- Inflation in Kenya slightly increased to 6.9 per cent in January after declining for two consecutive months in November and December.
- Official statistics show that increases in food, energy, and transportation costs, which together account for about 57 per cent of household budgets, drove up inflation in Kenya.
- Between December 2023 and January 2024, the prices of Irish potatoes, carrots, oranges, and cabbages increased.
In January, inflation in Kenya increased marginally to 6.9 per cent, attributed to a rise in food prices. This comes after a consecutive decline in inflation for two months in November and December, easing below the statutory level to 7.3 per cent in July.
November recorded 6.8 per cent, decreasing to 6.6 per cent in December. The latest statistics from the Kenya National Bureau of Statistics (KNBS) indicate that consumers in Kenya will need to dig deeper into their pockets to buy basic food items.
Inflation in Kenya
In the first month of the year, increases in food, energy, and transportation costs, accounting for about 57 per cent of household budgets, significantly drove up inflation in Kenya.
The KNBS index for food and non-alcoholic beverages increased by 0.4 per cent from December 2023 to January 2024. The primary cause of the rise in food inflation is the price increase of certain food items, exceeding the price decline of other commodities, according to statistics from KNBS.
Between December 2023 and January 2024, the prices of Irish potatoes, carrots, oranges, and cabbages climbed by 10.0, 7.4, 3.1, and 1.7 per cent, respectively. Mangoes, tomatoes, and sugar saw price drops of 3.8, 3.6, and 2.2 per cent, respectively.
The index for housing, water, electricity, gas, and other fuels grew by 1.6 per cent between December 2023 and January 2024, primarily due to increases in the price of 200 kWh and 50 kWh of electricity, which were 11.4 per cent and 13.7 per cent, respectively.
This increase is mostly because of the fluctuation adjustment in the foreign exchange rate per kWh, which rose by 103.1 per cent.
“The price of a litre of kerosene, however, dropped by 2.4 per cent during the same period,” adds KNBS in part.
On the other hand, the Transport Index dropped by 0.9 per cent during the period, mainly due to a decrease in petrol and diesel prices by 2.3 per cent and 2.5 per cent, respectively.
Year-on-year, the Index increased by 10.6 per cent in the last 12 months up to January 2024.
Notably, the year-on-year inflation for education services, which follows a normal seasonal trend, was 2.8 per cent.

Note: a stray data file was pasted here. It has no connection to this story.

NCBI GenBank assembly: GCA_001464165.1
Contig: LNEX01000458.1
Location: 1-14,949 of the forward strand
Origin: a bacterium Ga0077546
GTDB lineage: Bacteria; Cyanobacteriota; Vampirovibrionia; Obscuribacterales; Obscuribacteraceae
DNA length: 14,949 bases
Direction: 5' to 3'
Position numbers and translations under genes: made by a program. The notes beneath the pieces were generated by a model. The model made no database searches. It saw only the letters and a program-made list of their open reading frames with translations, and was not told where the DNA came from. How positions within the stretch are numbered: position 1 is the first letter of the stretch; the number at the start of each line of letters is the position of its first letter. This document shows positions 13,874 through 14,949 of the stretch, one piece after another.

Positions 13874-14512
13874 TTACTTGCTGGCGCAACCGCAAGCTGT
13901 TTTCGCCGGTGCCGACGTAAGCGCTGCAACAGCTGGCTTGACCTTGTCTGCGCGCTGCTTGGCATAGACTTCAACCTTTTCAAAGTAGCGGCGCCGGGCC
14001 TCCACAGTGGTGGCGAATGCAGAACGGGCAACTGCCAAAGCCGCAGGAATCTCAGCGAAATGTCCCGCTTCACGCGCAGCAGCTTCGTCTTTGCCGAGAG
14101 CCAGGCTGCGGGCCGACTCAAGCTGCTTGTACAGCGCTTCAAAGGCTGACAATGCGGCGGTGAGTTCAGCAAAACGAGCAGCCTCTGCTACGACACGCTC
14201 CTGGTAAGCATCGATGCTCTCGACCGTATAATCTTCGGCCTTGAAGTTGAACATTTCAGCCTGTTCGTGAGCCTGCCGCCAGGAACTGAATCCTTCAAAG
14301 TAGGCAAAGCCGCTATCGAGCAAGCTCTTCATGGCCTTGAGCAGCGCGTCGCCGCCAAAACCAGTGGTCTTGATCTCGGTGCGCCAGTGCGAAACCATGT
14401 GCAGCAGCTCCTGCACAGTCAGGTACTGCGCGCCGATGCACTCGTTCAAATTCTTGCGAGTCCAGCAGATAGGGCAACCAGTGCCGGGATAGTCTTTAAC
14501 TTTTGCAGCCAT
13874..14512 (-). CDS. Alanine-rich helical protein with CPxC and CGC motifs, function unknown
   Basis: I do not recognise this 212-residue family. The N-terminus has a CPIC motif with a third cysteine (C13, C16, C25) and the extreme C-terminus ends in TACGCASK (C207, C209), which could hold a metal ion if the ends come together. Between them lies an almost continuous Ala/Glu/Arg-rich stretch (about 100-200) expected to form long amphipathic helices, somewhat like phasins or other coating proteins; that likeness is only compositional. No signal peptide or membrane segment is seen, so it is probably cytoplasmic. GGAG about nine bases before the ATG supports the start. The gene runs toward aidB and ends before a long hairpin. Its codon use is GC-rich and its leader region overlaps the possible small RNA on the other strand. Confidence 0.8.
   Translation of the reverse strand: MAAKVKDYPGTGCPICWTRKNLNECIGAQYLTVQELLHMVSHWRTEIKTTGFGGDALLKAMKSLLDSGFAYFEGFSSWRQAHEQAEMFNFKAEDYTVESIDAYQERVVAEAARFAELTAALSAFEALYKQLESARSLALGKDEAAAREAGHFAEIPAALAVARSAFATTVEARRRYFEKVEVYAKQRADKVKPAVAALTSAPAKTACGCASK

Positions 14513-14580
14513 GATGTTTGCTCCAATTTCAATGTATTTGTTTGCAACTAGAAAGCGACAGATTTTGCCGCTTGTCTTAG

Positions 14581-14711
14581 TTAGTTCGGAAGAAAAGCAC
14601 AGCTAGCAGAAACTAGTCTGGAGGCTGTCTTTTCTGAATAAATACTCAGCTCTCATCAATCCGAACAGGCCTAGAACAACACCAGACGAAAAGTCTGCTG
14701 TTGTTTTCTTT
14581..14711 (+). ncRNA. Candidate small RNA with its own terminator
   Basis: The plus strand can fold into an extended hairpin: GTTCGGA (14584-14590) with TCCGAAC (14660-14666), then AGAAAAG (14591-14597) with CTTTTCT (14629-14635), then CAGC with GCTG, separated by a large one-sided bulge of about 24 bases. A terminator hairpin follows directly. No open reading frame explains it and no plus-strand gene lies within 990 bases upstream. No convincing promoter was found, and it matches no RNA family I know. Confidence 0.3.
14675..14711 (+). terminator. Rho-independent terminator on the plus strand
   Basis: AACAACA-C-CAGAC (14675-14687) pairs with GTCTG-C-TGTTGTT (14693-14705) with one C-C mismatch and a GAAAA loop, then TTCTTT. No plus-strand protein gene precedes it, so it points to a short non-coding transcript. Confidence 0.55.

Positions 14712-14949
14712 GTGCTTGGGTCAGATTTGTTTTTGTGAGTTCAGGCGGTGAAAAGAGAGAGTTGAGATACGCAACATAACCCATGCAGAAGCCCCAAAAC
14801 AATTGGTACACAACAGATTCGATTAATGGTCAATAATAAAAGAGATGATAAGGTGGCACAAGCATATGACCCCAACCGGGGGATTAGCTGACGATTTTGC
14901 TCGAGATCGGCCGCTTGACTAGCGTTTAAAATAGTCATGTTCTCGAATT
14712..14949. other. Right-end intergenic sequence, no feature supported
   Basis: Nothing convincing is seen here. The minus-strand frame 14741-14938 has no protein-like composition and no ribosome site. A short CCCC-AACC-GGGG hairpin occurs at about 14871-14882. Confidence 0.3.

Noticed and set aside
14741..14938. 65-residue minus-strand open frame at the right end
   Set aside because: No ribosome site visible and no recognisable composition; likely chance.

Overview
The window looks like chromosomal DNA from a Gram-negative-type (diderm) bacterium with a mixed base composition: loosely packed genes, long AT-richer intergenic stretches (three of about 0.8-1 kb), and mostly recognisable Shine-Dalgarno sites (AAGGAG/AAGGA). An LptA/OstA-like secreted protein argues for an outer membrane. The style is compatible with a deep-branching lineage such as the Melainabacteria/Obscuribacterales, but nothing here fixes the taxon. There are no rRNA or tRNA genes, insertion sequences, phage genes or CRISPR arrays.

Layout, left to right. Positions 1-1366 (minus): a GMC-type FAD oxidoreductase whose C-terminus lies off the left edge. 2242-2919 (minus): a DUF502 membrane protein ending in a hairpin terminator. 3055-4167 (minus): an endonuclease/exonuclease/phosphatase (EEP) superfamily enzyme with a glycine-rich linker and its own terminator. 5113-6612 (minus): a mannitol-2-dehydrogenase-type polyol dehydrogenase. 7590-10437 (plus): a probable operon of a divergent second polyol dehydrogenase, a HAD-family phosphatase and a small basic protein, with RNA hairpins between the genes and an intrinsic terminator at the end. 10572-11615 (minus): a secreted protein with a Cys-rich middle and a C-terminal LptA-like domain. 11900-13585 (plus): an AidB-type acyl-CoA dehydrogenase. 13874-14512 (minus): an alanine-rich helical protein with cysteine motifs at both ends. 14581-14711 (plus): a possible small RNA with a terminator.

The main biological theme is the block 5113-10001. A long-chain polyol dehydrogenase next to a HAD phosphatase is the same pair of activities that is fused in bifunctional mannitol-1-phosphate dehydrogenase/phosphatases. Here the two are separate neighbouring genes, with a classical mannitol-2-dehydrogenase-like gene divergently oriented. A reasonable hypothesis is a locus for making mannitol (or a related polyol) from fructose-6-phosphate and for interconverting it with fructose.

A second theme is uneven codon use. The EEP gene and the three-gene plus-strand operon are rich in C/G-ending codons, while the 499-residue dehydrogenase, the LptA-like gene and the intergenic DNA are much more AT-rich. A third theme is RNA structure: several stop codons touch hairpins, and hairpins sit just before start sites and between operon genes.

“There was an increase of 1.8 per cent in the indices for education services between December 2023 and January 2024, occasioned by a rise in tuition fees,” the statistics body says.
The continued weakening of the shilling against the US dollar is also expected to spike the cost of goods as Kenya remains a net importer.
Drivers of increasing inflation in Kenya
The shilling is expected to remain weak with projections of further drops in the medium term, amid persistent forex demand from importers and the impact of high global inflation.
Yesterday, the Central Bank of Kenya quoted the shilling at 160.75 against the dollar, indicating it has shed about 29 per cent of its value year-to-date.
A volatile shilling means importers will spend more on manufacturing goods as raw materials for factories, thereby raising the cost of inputs for firms and passing the burden down to consumers.
In this case, an importer will now spend an extra US$0.181 (KSh29) to buy a dollar for imports compared to last year’s period.
Since early 2020 when it started depreciating, the shilling has lost about 60 per cent of its value.
This rising cost of living in the East African country is despite recent projections of a probable decline by reports.
A recent report by the international research unit Economic Intelligence in its latest global cost of living ranking placed Kenya 33 positions down in 2023 compared to the previous year.
This means the general cost of products and services for the 12 months to September 2023 was less expensive than the same period in 2022.
The unit’s ranking of major cities places Nairobi at position 141 out of 173 cities surveyed globally.
It attributes the ease in the cost of living mainly to the slowdown in inflation as economies recover from the impact of the Covid-19 pandemic.
Kenya’s inflation for the month of December eased slightly to 6.6 per cent, down from 6.8 per cent in November and the highs of nine per cent early in the year.
Generally, across Sub-Saharan Africa, inflation has regularly fluctuated since 2000.
In 2022, Statista estimates that inflation had reached 14.49 per cent, marking the largest annual change since the 2008 recession; however, inflation is estimated to fall steadily in the coming years.